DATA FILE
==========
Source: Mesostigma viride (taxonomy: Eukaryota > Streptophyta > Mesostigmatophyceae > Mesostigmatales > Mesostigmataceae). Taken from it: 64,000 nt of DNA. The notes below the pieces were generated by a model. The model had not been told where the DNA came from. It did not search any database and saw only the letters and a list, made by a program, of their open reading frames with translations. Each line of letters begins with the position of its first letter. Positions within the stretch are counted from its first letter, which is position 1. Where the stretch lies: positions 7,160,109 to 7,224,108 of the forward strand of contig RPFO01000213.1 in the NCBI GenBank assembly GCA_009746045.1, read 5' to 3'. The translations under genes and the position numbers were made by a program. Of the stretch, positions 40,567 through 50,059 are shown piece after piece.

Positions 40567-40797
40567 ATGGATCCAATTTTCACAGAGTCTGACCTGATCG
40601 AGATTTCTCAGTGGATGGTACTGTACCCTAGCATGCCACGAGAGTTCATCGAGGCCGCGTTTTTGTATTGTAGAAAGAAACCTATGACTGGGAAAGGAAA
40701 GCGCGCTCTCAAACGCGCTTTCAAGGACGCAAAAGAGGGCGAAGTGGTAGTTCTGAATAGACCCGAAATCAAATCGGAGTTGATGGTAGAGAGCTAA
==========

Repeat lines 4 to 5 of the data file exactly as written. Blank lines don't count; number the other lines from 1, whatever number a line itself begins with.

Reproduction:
40601 AGATTTCTCAGTGGATGGTACTGTACCCTAGCATGCCACGAGAGTTCATCGAGGCCGCGTTTTTGTATTGTAGAAAGAAACCTATGACTGGGAAAGGAAA
40701 GCGCGCTCTCAAACGCGCTTTCAAGGACGCAAAAGAGGGCGAAGTGGTAGTTCTGAATAGACCCGAAATCAAATCGGAGTTGATGGTAGAGAGCTAA